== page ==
Were the dinosaurs covered by feathers or scales? Two scientists find that most had scales.
Palaeontologists Paul Barrett of the Natural History Museum in London and David Evans of the Royal Ontario Museum in Toronto created a database of all known impressions of dinosaur skin tissues. They then identified those that had feathers or feather-like structures, and considered relationships in the dinosaurian family tree.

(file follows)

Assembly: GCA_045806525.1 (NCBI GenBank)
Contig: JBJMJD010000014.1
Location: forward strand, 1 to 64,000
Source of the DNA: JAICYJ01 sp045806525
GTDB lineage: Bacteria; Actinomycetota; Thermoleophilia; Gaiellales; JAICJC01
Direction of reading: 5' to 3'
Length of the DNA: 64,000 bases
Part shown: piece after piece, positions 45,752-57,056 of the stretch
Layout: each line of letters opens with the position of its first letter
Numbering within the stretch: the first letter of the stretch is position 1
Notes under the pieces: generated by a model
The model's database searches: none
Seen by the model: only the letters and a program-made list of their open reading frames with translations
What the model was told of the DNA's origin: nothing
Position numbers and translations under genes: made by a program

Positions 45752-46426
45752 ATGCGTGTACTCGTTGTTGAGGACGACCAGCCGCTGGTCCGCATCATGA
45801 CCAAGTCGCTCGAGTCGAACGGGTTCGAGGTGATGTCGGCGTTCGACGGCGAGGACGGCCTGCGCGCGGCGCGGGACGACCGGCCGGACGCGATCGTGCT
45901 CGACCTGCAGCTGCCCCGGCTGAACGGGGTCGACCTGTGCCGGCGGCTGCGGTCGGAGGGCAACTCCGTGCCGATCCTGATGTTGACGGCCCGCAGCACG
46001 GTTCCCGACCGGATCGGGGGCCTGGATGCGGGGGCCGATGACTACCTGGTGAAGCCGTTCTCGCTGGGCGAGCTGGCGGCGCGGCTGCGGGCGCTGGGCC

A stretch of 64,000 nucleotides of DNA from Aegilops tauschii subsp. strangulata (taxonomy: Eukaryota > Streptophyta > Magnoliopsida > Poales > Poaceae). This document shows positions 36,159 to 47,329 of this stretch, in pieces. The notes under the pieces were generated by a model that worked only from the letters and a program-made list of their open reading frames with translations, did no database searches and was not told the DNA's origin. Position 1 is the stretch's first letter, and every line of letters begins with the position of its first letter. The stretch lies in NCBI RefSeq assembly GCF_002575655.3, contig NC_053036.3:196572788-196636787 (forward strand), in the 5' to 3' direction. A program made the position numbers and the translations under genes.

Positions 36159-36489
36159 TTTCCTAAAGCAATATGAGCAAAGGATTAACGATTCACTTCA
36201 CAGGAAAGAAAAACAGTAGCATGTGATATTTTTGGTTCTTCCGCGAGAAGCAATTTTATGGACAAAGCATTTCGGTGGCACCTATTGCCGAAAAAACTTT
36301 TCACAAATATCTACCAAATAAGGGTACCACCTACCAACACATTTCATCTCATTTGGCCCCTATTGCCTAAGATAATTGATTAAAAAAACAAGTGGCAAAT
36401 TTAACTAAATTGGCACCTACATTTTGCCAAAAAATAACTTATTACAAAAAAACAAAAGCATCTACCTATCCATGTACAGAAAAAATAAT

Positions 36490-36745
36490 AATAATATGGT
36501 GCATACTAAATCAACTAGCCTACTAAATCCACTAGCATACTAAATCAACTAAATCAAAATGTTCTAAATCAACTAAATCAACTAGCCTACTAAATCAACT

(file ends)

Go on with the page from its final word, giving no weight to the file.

The results, which Barrett revealed at the Society of Vertebrate Palaeontology’s annual meeting in Los Angeles in late October, indicate that although some ornithischians, such as Psittacosaurus and Tianyulong, had quills or filaments in their skin, the overwhelming majority had scales or armour. Among sauropods, scales were also the norm.
The uncertainty of science: Don’t bet any money on this result. The number of dinosaur fossils actually known is relatively tiny — making the overall database tiny as well — and further discoveries could change everything.